I'm speaking of my good friend Bicycle, who is not only posting charts and used books he's gleaned from a dying civilization, but who has now made a most brazen foray into my own home turf, the Grosset and the Dunlap. OMG! What the bloody hell are you doing?!
Careful here, old friend, you need to tread lightly here, you are entering a world of pain. Will the supply hold up? We don't know. We just don't know.
Like two old grizzlies, a show of potential force may be needed to keep actual fur from flying.
Thrifting in Seattle is serious business. We have high-quality stores, excellent goods here, a general will to recycle and re-use old things, and there are many competitors among the customers. I see books all the time that start out in the Value Village and wind up on the shelves of Magus Books over in the University District. There are mooks who do this for a living, sifting out anything of marginal value and reselling it, while I am a simple end-user. I buy to own.
Here's what I sifted from the world this weekend.
|Pendleton board shirt, from Frederick & Nelson|
Pendleton shirts are among the most sought-after items in the thrift stores. They are beautiful and functional, perfect for the Pacific Northwest where I live.
This one has a store tag on it, from Frederick and Nelson, which closed in 1992. The flagship Nordstrom full-line store is in their beautiful old building in downtown Seattle. So this shirt, in flawless condition, has been sitting in some grandpa's closet, preserved from moths, sweat, regular use, the years of the grunge music and fashion, for over 23 years, so that I might pick it up for a mere $12.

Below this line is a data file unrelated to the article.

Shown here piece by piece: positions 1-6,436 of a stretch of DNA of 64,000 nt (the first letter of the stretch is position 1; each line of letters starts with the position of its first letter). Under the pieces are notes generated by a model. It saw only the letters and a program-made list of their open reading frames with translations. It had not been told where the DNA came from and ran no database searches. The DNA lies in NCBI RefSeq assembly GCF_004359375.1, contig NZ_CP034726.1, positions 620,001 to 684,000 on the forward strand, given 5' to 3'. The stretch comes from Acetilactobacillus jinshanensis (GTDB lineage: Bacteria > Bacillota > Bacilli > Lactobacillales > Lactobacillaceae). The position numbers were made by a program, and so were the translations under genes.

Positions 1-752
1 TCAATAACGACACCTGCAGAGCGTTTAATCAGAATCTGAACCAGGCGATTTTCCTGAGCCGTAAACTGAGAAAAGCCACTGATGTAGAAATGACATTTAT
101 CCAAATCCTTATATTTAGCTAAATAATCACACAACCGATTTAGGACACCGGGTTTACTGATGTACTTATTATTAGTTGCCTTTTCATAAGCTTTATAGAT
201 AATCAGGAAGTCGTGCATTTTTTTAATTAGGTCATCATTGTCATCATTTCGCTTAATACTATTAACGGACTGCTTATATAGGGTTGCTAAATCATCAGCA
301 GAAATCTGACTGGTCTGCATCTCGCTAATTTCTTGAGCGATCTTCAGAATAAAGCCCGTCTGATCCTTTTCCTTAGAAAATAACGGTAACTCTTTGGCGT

I'll wear it to work this week.
I found this in the same Value Village (Lake City Way location):
|Philip Woodhouse, Monte Cristo, Mountaineers, 1979 1st ed|
I've been looking for a nice copy of this book on a Cascades ghost-town for a long time, seen it in shops for $30-$40. Very happy to pick it up for $2.
And then I stumbled into this hoard at the Ballard Goodwill, for my kids.
You are entering a world of pain, Bicycle. Do you understand the kind of sick animals that are out here?
A couple of local histories:
Ernest Renan, a perennial favorite here in Deflation Land:
H. L. Mencken, because fuck you:
Charles II, because someone's got to clean up the mess.
|Hutton, Charles II, Oxford, 1989|
And last, a bit of cultural history that a lot of people do not know, that the horror of the 1960s actually began back in the 1950s as the dry-rot of the Beats and effete Northeast intellectuals. I'm excited to read this one.
|Fred Kaplan, 1959: The Year Everything Changed, Wiley, 2009|
I hope that this is enough, that I have made my position clear for now.